In JM Barrie’s play Peter Pan, the audience is asked to clap if they believe in fairies. If they fail to clap, the character Tinkerbell the fairy will die. A Tinkerbell phenomenon is one that exists only because people believe in it.
Central banks in the developed world are experiencing such a moment. For 30 years, they have been the dominant actors in economic policy, controlling the cycle through adjustments in interest rates and via quantitative easing. The primacy of central banks has coincided with an era of low inflation; apparent evidence of their policy-setting skills.
And investors have also had faith in central banks’ ability to rescue the economy at times of stress. Equity markets tend to rally when central banks indicate they are about to ease monetary policy. Under Alan Greenspan, the long-serving chair of the US Federal Reserve, this phenomenon was known as the “Greenspan put”.
Now, however, the expertise of central banks is being questioned. They have been caught out by the surge in inflation over the past 12 months and have been slow to push up interest rates to counter it.
To be fair, high energy prices, linked in part to Russia’s invasion of Ukraine, have been a significant factor in inflation’s rise. Andrew Bailey, Bank of England governor, told the House of Commons that the central bank had faced an “almost unprecedented” sequence of shocks. But he added that “to forecast 10 per cent inflation and to say there isn’t a lot we can do about it is an extremely difficult place to be”.
That admission of powerlessness is rather awkward. If central banks don’t deserve the blame for the recent inflation jump, maybe they don’t deserve the credit for the past three decades of subdued price rises.
Low inflation was driven by the entry of China into the global economy, a move which flooded the developed world with low-cost goods. Technological changes that reduced corporate costs also played a role. Perhaps central banks weren’t really brilliant economic managers — perhaps they were just lucky.
Another problem with Mr Bailey’s admission is central banks’ ability to manage expectations is crucial. If businesses believe that central banks can control inflation, they will avoid passing on raised costs in the form of higher prices for consumers; if workers believe central banks can control inflation, they will not demand higher wages in compensation for higher prices. But if they lose their faith in the banks, it becomes a free-for-all, as it was in the 1970s. At that time, Tinkerbell was stone-dead.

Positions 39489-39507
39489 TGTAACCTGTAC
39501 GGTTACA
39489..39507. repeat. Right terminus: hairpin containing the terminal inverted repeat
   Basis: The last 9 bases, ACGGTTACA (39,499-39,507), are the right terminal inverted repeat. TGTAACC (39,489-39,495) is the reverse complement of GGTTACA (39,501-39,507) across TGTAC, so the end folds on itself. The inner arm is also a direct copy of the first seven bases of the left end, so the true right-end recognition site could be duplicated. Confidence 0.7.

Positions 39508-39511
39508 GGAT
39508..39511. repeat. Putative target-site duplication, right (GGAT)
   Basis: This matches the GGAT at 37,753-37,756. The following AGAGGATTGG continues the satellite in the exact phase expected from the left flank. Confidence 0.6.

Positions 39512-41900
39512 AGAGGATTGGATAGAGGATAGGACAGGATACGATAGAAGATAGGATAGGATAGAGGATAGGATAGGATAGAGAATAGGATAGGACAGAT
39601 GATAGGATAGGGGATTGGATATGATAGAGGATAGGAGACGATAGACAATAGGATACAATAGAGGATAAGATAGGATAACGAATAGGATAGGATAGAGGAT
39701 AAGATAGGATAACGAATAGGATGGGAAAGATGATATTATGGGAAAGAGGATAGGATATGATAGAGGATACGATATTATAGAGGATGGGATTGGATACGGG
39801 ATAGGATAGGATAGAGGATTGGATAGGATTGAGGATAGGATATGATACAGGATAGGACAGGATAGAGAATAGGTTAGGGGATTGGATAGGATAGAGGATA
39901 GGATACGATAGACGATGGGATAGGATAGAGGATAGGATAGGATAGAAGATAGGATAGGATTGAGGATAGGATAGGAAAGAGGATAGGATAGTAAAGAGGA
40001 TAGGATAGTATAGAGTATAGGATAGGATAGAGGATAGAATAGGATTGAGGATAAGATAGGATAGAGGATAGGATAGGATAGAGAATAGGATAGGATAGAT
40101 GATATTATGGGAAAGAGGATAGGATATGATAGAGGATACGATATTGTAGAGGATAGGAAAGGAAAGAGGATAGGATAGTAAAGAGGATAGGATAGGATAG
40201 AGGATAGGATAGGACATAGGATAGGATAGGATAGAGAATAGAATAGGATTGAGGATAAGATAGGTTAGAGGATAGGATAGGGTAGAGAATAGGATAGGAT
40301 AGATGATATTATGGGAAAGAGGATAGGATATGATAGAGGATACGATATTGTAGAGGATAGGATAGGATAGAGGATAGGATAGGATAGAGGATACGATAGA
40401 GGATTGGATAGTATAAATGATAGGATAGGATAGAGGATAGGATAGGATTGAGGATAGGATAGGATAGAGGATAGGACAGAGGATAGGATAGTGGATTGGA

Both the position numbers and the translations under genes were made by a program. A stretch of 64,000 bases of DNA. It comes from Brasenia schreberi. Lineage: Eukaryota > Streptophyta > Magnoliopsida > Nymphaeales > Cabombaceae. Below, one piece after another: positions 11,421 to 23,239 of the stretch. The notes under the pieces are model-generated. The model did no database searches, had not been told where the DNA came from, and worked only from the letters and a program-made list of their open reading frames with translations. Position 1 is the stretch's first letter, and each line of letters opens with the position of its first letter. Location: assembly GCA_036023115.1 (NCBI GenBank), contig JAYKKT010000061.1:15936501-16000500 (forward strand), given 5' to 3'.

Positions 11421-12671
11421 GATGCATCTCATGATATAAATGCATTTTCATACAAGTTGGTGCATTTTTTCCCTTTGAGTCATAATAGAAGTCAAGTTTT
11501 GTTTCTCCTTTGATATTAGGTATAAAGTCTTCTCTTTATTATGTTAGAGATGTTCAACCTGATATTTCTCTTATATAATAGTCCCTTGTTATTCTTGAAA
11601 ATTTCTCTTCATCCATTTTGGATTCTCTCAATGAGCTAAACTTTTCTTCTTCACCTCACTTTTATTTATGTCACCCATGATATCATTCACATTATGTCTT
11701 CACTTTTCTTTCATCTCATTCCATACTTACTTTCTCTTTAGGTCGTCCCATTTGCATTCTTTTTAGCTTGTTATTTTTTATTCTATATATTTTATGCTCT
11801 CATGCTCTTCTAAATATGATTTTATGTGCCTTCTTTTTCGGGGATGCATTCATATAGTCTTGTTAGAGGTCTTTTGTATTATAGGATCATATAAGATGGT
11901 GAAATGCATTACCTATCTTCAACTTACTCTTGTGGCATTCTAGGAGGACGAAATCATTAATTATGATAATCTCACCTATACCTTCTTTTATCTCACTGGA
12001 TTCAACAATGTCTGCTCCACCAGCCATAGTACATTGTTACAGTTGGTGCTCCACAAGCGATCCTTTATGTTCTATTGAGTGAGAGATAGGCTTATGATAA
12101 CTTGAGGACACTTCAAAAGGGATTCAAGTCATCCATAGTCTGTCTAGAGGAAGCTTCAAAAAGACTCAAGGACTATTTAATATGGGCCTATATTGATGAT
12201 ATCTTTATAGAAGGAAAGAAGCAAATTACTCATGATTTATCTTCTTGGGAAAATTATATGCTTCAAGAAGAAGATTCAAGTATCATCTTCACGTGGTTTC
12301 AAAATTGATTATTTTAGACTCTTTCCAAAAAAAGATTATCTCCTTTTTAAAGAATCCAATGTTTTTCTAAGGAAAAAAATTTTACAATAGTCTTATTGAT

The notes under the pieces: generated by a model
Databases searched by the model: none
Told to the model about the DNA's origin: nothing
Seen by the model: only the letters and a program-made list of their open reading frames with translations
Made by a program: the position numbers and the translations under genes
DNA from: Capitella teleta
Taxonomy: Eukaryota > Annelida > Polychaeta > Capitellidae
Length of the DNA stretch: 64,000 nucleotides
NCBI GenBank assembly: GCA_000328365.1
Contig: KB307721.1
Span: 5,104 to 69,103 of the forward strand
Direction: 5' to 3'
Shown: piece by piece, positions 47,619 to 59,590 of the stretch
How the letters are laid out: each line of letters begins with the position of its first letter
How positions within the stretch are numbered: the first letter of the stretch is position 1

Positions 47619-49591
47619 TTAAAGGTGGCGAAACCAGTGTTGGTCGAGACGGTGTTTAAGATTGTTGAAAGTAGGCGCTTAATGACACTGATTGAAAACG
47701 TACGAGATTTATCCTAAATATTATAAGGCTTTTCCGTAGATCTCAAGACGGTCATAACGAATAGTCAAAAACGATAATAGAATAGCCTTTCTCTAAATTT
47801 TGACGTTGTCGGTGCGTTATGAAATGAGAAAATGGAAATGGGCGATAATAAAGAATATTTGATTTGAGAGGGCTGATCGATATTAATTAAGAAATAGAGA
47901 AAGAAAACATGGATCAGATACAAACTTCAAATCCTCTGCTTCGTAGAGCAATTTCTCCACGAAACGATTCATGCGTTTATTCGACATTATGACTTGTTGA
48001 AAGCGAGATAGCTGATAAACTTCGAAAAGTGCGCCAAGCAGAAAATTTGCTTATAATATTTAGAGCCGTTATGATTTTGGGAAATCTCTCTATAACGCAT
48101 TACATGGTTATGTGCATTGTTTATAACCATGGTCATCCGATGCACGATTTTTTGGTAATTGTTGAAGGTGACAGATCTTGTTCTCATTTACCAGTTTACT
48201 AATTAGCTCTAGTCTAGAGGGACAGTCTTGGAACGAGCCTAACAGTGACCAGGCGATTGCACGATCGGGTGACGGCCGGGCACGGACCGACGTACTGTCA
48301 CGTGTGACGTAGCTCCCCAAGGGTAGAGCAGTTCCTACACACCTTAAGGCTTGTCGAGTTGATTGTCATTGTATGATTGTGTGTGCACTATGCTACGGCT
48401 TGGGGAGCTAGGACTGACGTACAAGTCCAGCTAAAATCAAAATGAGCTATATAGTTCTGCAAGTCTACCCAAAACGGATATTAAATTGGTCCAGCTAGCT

On this measure, faith in central banks has not yet disappeared. It is possible to gauge long-term inflation expectations in the futures market. This measure shows investors are only expecting an inflation rate of 2.1 per cent in the five years after 2027.
Still the surge in inflation has been a nasty shock for the bond market. The yield on the 10-year Treasury bond, which was as low as 0.54 per cent in March 2020, reached 3.43 per cent in June, its highest level in more than a decade.
The 10-year bond yield has since fallen back to 3 per cent. Its recent volatility indicates that investors are now uncertain about how well the Fed can manage the economic cycle. Recent data have indicated confusingly that the labour market is still healthy but consumer confidence has dipped and the manufacturing sector is still struggling.
But perhaps the greatest test of faith in central banks is occurring in the equity market. In June, the S&P 500 met the technical definition of a bear market when it fell more than 20 per cent from its January high.
In the past, investors might have hoped for a bit of help from the Fed in the form of an interest-rate cut. Instead, just a few days later, the Fed unveiled its biggest rate increase since 1994, with a hike of three-quarters of a percentage point.
Of course, central banks will maintain that the “Fed put” was never a conscious policy. When they cut rates in the face of market turmoil, they were not trying to support asset prices but to reduce the potential economic harm that a financial collapse would involve. Now that inflation has returned, central banks cannot afford to worry about the financial markets — they just need to slow those price pressures down.
Rather than playing the role of Tinkerbell, central banks have turned into the crocodile in Peter Pan that relentlessly pursues Captain Hook. Investors used to believe central banks would rescue them — now they worry the banks might bury them.